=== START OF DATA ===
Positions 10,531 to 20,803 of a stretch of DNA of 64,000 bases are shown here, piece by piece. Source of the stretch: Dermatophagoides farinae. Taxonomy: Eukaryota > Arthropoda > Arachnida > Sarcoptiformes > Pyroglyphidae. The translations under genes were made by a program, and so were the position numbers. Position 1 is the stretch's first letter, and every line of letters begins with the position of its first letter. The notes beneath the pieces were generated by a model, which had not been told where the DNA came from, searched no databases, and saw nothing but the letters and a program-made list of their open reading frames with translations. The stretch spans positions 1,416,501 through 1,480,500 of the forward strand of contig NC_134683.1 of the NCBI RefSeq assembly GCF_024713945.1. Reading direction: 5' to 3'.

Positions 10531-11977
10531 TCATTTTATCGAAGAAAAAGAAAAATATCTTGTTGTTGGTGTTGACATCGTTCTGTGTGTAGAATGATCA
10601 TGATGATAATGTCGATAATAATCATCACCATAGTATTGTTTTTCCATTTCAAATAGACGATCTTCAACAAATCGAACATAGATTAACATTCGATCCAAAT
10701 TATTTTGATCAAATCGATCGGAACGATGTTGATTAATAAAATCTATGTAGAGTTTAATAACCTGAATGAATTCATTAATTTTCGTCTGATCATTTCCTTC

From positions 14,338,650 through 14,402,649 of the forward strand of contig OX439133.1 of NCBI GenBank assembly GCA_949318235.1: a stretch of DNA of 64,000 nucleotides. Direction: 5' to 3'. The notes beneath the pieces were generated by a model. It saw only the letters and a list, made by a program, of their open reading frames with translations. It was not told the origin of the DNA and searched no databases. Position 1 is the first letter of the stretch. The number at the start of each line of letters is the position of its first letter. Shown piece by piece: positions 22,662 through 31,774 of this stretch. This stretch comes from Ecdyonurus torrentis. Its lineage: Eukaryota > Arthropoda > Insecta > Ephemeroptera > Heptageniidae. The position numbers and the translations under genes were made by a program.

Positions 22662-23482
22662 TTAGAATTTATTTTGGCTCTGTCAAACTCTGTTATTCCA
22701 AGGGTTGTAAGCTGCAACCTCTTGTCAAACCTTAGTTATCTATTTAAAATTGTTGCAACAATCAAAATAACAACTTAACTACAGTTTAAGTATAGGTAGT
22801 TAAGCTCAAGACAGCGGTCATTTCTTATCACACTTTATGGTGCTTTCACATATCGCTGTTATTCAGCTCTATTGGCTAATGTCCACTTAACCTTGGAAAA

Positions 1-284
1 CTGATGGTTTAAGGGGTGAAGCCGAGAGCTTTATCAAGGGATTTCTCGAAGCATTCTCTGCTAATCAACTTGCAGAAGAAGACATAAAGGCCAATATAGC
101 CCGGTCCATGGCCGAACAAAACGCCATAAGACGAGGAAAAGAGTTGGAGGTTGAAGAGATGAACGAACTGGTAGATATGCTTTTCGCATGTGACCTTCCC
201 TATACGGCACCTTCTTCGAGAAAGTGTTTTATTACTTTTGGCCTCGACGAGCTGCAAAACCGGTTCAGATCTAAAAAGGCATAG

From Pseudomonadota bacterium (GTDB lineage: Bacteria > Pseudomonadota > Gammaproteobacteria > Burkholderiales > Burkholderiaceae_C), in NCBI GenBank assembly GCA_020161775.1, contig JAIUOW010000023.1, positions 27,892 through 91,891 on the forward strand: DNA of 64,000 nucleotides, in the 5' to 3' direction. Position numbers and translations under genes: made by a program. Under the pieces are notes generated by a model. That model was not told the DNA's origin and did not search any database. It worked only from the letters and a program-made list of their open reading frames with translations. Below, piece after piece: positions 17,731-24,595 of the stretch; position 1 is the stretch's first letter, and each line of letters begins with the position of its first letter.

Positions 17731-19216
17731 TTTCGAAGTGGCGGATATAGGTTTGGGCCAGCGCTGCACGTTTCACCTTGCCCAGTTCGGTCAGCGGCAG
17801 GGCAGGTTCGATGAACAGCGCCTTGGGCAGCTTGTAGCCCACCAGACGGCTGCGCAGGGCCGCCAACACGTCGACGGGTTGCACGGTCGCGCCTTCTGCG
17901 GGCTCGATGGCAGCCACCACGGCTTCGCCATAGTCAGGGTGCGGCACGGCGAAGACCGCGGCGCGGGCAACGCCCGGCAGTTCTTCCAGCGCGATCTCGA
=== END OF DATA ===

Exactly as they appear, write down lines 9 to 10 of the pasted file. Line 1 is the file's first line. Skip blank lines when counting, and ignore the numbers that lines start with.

22701 AGGGTTGTAAGCTGCAACCTCTTGTCAAACCTTAGTTATCTATTTAAAATTGTTGCAACAATCAAAATAACAACTTAACTACAGTTTAAGTATAGGTAGT
22801 TAAGCTCAAGACAGCGGTCATTTCTTATCACACTTTATGGTGCTTTCACATATCGCTGTTATTCAGCTCTATTGGCTAATGTCCACTTAACCTTGGAAAA